Grant helps adults with learning difficulties overcome covid fears

By Barrie Hudson - 12 May 2021

Charity
  • Members are looking forward to things returning to normal at the centre

    Members are looking forward to things returning to normal at the centre

A Swindon day resource centre for adults with learning difficulties is set to launch anew outreach programme.

  • The grant will fund a new outreach worker

    The grant will fund a new outreach worker

The Open Door Centre has been awarded almost £11,800 from Wiltshire Community Foundation’s Coronavirus Response and Recovery Fund to cover the cost of an outreach worker. 

The fund has distributed more than £1.5m through more than 300 grants. A £100,000 donation to the fund from the Oakfield housing development in Swindon, sponsored by Nationwide, was used for the Open Door Centre grant.

The centre, which meets at St Barnabas Church Hall in Gorse Hill, is eagerly waiting to see if all restrictions are lifted next month so it can welcome back every member five days a week.

Until then it is only allowed to have 21 of the 120 members on its books in for just a few hours each day - but even that is a source of joy according to fundraiser Claire Bouverie-Brine. 

She said: “I can’t tell you how wonderful it was to hear that those people feel they have got their lives back. It makes you appreciate how much they enjoy and rely on coming here.

“When we had to tell them we were closing due to the covid restrictions there were tears, despair and even anger because they found it difficult to understand why they weren’t allowed to come. 

"We were obviously concerned about how they were going to cope without coming every day so we began making regular phone calls and set up a hot meal service.”

The centre has been producing hot meals every day, even when the centre was closed, to either be delivered to members living on their own or made available as a takeaway. 

“By doing that it has also helped us keep in touch with them to check on their wellbeing, answer any queries they might have or just give them some reassurance,” said Mrs Bouverie-Brine.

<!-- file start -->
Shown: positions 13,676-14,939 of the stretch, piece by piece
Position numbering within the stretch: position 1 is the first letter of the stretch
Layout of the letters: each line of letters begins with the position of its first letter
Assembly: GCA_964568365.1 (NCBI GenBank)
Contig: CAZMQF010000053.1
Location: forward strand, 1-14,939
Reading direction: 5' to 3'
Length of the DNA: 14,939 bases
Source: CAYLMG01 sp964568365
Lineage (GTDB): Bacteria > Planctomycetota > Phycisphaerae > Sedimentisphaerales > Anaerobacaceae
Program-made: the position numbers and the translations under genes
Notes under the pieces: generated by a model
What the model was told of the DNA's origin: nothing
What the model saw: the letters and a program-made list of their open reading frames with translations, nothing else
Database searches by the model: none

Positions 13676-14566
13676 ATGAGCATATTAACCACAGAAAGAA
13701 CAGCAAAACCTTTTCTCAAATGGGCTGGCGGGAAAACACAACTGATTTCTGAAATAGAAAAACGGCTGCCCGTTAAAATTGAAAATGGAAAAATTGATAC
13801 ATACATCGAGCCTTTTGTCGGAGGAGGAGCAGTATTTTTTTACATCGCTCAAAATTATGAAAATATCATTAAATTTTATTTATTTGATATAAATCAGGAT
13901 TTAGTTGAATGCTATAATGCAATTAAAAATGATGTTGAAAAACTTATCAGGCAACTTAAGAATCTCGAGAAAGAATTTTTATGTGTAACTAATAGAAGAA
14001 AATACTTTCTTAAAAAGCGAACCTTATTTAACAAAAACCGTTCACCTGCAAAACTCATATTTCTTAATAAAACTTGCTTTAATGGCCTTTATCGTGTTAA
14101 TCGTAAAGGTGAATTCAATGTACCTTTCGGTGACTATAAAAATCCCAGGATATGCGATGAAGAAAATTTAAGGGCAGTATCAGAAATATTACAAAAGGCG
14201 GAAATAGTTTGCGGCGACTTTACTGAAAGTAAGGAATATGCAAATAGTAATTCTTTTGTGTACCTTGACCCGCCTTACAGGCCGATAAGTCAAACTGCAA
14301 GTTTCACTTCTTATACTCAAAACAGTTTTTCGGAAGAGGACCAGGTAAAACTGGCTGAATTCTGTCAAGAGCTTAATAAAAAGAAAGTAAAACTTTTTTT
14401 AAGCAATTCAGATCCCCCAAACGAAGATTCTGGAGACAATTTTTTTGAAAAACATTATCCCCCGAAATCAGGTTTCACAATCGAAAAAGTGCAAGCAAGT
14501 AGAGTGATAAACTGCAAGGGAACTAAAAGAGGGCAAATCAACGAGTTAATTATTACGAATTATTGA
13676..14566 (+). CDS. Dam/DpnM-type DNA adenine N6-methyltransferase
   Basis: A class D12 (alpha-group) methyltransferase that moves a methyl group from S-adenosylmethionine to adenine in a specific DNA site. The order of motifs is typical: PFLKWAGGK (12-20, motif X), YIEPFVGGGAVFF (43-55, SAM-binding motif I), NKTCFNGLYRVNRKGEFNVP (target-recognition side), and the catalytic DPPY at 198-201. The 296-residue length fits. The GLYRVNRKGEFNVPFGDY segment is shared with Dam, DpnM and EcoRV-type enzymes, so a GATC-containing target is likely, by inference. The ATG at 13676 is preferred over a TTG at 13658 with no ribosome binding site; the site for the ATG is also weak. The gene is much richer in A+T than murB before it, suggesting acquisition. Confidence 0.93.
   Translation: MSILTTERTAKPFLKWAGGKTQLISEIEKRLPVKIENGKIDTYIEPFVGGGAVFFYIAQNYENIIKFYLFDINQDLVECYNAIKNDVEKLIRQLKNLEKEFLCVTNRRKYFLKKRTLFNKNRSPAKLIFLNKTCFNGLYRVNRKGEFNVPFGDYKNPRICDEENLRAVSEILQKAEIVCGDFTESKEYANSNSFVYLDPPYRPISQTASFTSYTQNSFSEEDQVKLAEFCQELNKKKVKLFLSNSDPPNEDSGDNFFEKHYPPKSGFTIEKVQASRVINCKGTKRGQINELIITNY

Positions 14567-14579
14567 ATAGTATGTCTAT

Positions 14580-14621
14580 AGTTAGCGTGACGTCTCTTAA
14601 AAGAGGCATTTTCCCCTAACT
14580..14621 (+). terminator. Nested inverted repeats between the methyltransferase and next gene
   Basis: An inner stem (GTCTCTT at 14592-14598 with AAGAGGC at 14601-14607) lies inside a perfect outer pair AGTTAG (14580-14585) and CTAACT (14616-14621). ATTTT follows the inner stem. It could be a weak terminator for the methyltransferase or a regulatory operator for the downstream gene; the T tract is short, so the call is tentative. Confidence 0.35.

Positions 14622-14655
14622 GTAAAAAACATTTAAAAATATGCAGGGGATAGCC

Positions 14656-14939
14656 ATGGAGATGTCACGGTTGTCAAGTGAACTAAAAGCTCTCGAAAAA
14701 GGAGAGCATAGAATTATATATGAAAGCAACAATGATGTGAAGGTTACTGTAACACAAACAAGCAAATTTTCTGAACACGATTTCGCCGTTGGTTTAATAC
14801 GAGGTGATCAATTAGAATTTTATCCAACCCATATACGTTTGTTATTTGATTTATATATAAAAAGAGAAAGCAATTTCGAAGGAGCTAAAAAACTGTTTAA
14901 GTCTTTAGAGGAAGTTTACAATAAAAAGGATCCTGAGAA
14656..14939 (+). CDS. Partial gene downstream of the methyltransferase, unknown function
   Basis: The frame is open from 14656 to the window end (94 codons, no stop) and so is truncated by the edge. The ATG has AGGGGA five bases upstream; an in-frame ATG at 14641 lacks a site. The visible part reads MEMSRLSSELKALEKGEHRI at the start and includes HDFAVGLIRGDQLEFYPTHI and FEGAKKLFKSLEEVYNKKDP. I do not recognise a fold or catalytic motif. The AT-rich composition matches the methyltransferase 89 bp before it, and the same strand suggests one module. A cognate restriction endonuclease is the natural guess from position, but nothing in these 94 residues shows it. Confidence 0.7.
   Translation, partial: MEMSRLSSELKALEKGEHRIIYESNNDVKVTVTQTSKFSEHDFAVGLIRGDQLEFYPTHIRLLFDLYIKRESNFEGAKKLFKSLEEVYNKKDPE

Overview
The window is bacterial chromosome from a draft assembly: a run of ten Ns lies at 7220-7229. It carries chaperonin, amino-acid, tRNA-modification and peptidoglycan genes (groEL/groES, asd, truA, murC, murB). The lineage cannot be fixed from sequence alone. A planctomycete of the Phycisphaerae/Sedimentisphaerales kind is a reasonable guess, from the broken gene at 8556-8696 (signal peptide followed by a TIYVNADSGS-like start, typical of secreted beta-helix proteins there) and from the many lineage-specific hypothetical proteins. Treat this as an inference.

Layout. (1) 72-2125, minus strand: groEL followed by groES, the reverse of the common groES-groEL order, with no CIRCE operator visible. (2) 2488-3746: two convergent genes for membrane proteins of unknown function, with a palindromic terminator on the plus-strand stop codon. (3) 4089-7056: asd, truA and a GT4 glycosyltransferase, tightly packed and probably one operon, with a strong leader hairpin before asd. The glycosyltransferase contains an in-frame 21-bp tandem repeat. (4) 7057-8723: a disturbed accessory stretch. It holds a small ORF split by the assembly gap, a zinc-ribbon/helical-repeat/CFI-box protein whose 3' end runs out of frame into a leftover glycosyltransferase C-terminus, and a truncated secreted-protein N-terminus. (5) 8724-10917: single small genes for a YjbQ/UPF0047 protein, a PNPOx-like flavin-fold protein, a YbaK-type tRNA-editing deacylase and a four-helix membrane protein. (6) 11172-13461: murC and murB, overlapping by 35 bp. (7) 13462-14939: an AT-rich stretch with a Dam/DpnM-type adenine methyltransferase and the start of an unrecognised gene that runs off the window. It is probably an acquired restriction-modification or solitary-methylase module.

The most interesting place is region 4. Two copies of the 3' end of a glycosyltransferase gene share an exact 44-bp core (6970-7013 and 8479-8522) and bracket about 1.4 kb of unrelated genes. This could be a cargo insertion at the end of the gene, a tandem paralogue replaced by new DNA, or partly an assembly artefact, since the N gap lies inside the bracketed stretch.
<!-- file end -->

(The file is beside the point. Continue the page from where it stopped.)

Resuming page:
Once the centre is back to normal the outreach worker will target members who are worried about returning to the centre because many of them have been alarmed by covid.

“We have been trying to explain to them and get them to understand what is going on and what they can and can’t do but it can be very difficult without alarming them," said Mrs Bouverie-Brine.

"You have to tell them in a way that they can understand."

The outreach worker will be able to see people at home and help to deal with their fears. 

The role will also involve supporting members who go out on work experience or into jobs by being there to assist with paperwork and make sure they settle in.

“We have been getting phone calls about new members joining over the last few months but we’ve had to say they will have to wait until June,” said Mrs Bouverie-Brine. “The outreach worker will be able to visit potential new members before they join to find out more about them, explain what we do and  help them settle in.”

She added that the 35-year-old charity had a long history of helping its members develop socially and enjoy being able to take control of at least part of their lives.

“This is the only place in Swindon where they can be themselves,” she said. “They aren’t forced to come and they can say what they want or don’t want to do. All the activities and trips out are suggested by the members, they are at the forefront of the decision-making.

“When they first join some can a bit apprehensive and may not speak very much but then within a few weeks you see their confidence begin to grow, they interact and make friends. Nearly every member has got a success story.”

A year of cancelled events has taken a toll on the group’s finances with many of the staff furloughed or part-furloughed. 

“It has been catastrophic for fundraising because we’ve just not been able to do very much,” said Mrs Bouverie-Brine.

“We are planning to have a stall at Swindon Pride on August 7 and at the MFOR Festival at Lydiard Park on August 21 but obviously it is going to take a while to get back on track, that’s why we’ve been so pleased to receive this grant.”

Wiltshire Community Foundation joint chief executive Fiona Oliver said: “The Open Door Centre is incredibly important to its members because it gives them acceptance, dignity and friendship. It is also an important resource for carers and families.

“We are delighted to support the new outreach work because it is going to be an important step towards a return to normality.”

To donate to the Wiltshire and Swindon Coronavirus Response Fund or to find out how to apply for a grant, visit wiltshirecf.org.uk

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